Mendoza: Let’s be fair, it’s not the nicest term. Whenever I hear a woman say, Oh, I’m a fag hag, I think she’s ignorant. I didn’t want to make a movie about how gay men mistreat women but I wanted the characters in the movie to be aware of the misogyny.

SF360: Love and its complications is a preoccupation of yours, yes?

Mendoza: Everyone experiences the loss of love and pines for it. Whenever I see a movie that challenges the idea of the romantic comedy, I’m always turned on. Synecdoche, New York, Eternal Sunshine of the Spotless Mind and Armistead Maupin are big influences for me.

SF360: Are there Asian movie stereotypes you find objectionable?

Mendoza: Sometimes you have an all-white cast that has three black friends, one Latino and then there’s always the Asian guy with the funny accent who’s delivering the pizza or else he’s the engineer, the emasculated nerd. When you deal with gay cinema, there are jokes about the Asian who can’t get a man. They’re made more effeminate than the gay white men and are referred to as geishas or lotus blossoms. I’d like to think things are more open; but, if I see one more Asian American film at a festival that has no qualms about using the word ‘faggot,’ I’m going to scream. I can’t believe how many of them have one gay character that, for some reason, is dressed like Liberace and behaves like Richard Simmons. Then, when he gets beat up, the audience cheers.

SF360: What scenes or movie moments have been the most transforming?

Mendoza: I think one of the most transformative scenes, cinematically (in that it changed how I watched movies), would be the last shot of Peter Weir’s Picnic at Hanging Rock. Everything about that last long shot, from the expression on Rachel Roberts’ face to the creepy last sound, is brilliantly nuanced. It really had a profound effect on me and made me want to make movies like that. John Waters’ Desperate Living made me really appreciate black comedy and the absurd, though there’s nothing socially redeeming about it. I’d even say it’s one of the most repugnant films ever made but the first 10-15 minutes are histrionic gold. Mink Stole’s over the top performance cracks me up to this day. The Texas Chainsaw Massacre is one of the few films that terrified me as a child. It tapped into a lot of what I found scary about being chased.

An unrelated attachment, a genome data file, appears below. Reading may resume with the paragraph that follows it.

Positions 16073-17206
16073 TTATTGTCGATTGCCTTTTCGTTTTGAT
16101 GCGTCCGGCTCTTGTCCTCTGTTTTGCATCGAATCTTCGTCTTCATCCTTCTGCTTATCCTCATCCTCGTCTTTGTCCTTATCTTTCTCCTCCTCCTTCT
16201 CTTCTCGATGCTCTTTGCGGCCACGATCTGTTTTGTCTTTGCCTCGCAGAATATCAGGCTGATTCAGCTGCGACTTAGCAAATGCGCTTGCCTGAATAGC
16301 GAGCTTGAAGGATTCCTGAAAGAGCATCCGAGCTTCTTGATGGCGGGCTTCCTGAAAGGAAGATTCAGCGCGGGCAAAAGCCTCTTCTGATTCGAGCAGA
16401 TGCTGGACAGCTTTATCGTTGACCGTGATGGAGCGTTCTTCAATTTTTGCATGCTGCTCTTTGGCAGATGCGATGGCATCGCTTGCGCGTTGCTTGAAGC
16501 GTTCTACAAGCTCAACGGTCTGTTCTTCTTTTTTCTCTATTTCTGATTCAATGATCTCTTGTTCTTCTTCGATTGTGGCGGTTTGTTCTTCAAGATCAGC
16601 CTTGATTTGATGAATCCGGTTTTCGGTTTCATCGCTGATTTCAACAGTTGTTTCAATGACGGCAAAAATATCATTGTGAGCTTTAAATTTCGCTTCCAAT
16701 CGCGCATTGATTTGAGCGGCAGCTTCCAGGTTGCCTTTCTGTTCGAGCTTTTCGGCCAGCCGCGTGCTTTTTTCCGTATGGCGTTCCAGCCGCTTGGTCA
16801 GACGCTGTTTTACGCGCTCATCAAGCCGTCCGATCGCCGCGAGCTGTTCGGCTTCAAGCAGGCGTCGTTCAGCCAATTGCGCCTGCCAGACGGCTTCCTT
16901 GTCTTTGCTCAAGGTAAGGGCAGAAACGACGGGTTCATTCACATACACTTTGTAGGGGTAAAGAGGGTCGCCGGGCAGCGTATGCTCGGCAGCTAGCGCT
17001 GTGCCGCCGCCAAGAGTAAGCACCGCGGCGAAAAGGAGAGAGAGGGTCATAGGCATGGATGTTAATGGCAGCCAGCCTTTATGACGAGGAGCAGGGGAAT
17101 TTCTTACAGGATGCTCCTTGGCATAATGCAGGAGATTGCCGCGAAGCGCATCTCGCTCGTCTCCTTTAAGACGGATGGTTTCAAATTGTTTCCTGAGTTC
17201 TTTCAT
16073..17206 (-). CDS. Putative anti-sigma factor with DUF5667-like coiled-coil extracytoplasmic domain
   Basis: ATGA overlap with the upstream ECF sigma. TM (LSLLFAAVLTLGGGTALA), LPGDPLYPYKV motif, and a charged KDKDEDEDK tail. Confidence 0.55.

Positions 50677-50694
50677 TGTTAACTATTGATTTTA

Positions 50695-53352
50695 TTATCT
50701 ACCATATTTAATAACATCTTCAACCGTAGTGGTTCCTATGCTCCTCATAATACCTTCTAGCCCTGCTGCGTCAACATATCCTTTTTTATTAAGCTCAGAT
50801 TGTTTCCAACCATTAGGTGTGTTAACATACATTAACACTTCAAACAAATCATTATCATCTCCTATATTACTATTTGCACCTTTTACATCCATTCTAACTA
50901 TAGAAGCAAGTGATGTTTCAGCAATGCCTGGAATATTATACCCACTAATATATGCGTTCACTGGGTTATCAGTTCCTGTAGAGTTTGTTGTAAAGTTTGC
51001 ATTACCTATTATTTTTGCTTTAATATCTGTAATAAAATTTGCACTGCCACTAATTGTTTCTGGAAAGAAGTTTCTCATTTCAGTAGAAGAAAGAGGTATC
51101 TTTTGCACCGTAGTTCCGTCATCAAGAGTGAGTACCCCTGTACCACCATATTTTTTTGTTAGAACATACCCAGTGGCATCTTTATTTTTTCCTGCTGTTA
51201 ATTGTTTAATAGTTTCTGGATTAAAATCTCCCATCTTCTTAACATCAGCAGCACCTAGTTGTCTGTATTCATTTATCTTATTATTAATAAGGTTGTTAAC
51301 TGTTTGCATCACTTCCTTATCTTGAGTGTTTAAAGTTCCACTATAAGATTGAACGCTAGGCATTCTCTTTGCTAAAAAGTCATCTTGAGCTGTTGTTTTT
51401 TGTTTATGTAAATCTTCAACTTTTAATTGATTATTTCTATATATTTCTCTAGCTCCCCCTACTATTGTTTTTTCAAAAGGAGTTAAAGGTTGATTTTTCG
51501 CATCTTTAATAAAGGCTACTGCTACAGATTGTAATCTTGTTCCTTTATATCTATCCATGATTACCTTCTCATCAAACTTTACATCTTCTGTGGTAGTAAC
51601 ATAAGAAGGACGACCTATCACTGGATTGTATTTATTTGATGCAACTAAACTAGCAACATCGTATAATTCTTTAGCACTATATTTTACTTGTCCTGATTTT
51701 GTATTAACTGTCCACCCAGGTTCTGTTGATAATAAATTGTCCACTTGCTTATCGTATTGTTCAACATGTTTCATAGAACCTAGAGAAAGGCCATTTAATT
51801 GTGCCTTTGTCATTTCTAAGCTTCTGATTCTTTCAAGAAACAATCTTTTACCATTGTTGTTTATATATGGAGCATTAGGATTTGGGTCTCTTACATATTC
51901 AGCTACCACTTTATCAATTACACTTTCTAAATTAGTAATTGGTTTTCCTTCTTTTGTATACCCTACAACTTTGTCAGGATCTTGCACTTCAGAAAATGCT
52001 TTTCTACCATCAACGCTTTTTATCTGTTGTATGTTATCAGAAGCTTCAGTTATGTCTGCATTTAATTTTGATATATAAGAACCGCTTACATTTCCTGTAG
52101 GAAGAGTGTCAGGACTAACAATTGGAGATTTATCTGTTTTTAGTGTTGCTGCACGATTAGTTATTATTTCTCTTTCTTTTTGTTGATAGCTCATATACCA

SF360: Do you like shooting in the city?

Mendoza: Yes, absolutely. It’s nowhere near as accommodating as shooting in L.A. where there’s a film crew every block. Here, people are more suspicious but, if you have permits, a shoot going on a city block and your crew with a bunch of lights, everyone treats it like magic. I’d like to shoot in the Tenderloin. One night, there was a major blackout in San Francisco and I ran around the Tenderloin with my video camera capturing the neighborhood lit by flares. I’d also love to shoot from on top of Coit Tower.

SF360: If you could film your dream scenario, what would it be?

Mendoza: A dance number on the Golden Gate Bridge in which the only sounds are from production audio—no recorded score—and dancers are doing rope ballet from the tops of the spires. It bounces back and forth between elegant and snappy as they twirl themselves into the ropes and unfurl onto swings against a suspension cable. At that point, their boots would stomp out a rhythm, causing a cacophonous clanging that resonates through the bridge. All of this is underscored by the traffic down below. At the end of the musical number, the dancers lower themselves gracefully through the thick layer of fog that skims the bottom of the Golden Gate Bridge.